Among Hollywood’s first Strategy performers, he made his movie debut in Howard Hawks’ 1948 western, Red River. A near-fatal auto accident in 1957 altered his appearances and sent him into drug and alcohol dependency. Clift died in 1966. While his dad was away on work, that was frequently, Ethel directed her family on jaunts to Europe or Bermuda, where the Clifts had a second house. In the aftermath of the 1929 stock market crash, but the family’s circumstances significantly transformed. The Clifts, which contained Monty’s twin sister, Roberta, as well as a brother, Brooks, settled right into a fresh, more humble life in Sarasota, Florida.
In the age of 13, Clift began playing having an area theater company. His mom was impressed by her son’s devotion to the stage and supported him to pursue his craft. When the family moved again, this time to Nyc, Clift earned another Broadway nod as the lead in Dame Nature. The part cemented Clift, only 17 years old, as a Broadway star. During the following ten years, he appeared in other productions, including There Shall Not Be Any Night, The Skin of Our Teeth as well as Our Town, amongst others.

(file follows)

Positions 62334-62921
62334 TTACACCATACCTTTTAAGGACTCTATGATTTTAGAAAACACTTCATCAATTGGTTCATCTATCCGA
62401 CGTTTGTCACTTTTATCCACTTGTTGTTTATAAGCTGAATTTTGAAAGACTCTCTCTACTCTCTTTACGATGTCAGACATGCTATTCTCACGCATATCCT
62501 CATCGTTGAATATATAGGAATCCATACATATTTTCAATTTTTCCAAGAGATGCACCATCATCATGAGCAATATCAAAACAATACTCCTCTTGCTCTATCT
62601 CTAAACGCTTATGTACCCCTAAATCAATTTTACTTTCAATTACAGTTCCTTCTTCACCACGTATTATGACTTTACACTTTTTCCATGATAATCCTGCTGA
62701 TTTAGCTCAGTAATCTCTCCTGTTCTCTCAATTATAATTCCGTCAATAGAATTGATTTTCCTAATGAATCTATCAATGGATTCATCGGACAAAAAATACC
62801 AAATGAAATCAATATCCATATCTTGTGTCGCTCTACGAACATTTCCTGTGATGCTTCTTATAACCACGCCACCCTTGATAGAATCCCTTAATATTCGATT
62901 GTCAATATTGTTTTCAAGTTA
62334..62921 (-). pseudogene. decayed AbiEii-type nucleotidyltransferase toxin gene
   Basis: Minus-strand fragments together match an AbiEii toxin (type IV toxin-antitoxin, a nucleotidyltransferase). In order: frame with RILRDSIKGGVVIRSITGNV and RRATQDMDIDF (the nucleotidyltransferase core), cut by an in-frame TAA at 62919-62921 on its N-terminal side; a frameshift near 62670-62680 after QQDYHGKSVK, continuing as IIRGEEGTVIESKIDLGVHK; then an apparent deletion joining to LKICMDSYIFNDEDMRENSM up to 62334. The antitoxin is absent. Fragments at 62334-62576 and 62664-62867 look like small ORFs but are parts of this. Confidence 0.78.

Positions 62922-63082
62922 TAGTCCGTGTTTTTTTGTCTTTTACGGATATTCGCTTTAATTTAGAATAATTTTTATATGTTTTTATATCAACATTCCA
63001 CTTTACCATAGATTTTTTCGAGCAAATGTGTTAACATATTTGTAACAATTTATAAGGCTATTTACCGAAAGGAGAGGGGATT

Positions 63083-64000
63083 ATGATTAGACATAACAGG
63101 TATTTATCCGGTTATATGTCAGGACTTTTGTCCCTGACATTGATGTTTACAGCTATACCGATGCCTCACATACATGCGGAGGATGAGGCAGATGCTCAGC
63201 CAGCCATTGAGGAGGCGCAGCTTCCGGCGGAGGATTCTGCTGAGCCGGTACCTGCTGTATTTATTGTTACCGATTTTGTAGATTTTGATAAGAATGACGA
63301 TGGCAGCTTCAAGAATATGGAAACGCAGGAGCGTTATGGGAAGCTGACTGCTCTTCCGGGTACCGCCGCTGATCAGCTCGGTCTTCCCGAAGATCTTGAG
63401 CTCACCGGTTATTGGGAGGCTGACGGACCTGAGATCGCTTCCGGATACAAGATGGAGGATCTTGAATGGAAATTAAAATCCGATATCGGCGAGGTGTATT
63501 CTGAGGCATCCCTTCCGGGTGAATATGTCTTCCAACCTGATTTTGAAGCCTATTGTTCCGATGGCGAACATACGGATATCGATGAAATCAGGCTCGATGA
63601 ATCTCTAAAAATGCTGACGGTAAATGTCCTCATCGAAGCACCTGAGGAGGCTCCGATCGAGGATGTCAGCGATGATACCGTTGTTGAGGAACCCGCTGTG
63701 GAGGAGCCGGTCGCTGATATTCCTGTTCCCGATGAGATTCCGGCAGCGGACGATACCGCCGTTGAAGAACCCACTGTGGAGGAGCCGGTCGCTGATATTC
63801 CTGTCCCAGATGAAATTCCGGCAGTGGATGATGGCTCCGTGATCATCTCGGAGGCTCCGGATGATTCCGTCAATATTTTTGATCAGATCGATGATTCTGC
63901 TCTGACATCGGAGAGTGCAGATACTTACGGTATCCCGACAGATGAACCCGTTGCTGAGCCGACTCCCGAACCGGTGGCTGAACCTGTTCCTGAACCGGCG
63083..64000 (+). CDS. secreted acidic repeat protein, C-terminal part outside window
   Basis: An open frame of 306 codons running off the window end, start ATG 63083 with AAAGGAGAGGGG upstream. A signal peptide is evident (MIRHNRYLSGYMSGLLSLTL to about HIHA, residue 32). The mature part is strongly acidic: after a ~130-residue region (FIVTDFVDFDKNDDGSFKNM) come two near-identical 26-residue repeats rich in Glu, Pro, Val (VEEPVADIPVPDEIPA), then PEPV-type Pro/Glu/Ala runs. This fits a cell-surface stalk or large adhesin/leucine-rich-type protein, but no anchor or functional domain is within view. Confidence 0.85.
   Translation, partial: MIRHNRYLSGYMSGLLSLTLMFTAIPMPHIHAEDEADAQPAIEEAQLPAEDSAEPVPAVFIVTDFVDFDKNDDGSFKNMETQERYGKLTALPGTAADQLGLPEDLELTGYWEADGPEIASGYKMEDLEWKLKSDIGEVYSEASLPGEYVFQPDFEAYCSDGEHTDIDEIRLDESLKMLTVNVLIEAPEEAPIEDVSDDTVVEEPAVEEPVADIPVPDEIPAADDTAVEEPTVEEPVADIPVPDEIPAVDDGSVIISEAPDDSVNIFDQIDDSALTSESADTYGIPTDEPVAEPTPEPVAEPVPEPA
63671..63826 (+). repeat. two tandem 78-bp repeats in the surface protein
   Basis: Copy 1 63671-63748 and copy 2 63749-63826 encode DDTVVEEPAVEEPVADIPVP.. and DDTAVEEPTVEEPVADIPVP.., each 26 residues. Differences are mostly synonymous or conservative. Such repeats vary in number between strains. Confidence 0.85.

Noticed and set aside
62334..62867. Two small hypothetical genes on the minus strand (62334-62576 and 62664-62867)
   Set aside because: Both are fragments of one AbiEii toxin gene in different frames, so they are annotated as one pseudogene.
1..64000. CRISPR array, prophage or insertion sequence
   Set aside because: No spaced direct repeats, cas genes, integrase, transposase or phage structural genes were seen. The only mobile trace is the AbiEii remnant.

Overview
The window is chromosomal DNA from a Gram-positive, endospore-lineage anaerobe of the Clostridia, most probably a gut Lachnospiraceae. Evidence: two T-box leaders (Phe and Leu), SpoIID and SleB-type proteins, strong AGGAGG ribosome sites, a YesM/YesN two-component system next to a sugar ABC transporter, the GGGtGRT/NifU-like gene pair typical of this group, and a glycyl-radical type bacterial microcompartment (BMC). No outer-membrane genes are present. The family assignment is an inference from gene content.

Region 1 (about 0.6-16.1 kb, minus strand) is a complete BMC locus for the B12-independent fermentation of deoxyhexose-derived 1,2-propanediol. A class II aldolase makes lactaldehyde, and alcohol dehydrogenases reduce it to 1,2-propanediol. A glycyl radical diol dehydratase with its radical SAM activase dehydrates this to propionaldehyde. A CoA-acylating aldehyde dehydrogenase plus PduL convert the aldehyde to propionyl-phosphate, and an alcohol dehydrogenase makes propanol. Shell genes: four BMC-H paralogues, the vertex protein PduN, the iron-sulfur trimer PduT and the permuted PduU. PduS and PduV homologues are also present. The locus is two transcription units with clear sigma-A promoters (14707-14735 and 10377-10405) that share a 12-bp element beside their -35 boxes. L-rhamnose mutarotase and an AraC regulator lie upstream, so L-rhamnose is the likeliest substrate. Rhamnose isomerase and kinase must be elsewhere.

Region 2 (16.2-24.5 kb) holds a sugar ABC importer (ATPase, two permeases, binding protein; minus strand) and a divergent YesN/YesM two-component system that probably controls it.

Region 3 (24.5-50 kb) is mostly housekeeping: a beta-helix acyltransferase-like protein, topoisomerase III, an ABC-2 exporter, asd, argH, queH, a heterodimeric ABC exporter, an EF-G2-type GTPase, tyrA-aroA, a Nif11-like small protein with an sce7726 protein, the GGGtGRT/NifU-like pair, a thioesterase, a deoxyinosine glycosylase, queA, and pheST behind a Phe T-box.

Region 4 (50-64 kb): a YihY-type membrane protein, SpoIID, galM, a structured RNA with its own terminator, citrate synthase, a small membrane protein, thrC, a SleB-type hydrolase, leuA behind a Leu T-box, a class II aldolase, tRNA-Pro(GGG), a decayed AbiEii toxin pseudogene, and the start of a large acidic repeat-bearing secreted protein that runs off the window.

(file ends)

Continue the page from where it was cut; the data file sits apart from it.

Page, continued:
For years Clift had resisted calls to leap to the big screen. He was special about his work and his directors. He eventually made the jump together with the 1948 launch Red River, a Howard Hawks–directed western co starring John Wayne. The exact same year crowds were treated to another Clift movie, The Search, which starred the performer as an American G.I. in postwar Germany. The movie catapulted Clift to full fledged Hollywood star standing and earned him an Academy nomination for Best Actor.
For Hollywood, Clift signified an entirely different sort of leading man. He was sensitive and exposed, and unafraid in the characters he taken, even though they cast him as a villain. While the movie world observed his heartthrob status—gossip columnists always linked Clift with Taylor, a close pal—Clift and those around him concealed the fact that he was homosexual.
In May 1957 disaster hit when Clift, driving home from a celebration at Taylor’s California house, veered off the trail and hit a telephone pole. The injury devastated Clift, physically and mentally. He’d already been coping with alcohol and prescription drug issues, and his habits soared. Within the following ten years, Clift continued to work, appearing in seven more pictures. His closing role came in The Defector (1966), where he played an American physicist working with a CIA representative in Germany to ensure the defection of a Russian scientist. Clift died of a heart attack at his house in Nyc on July 23, 1966.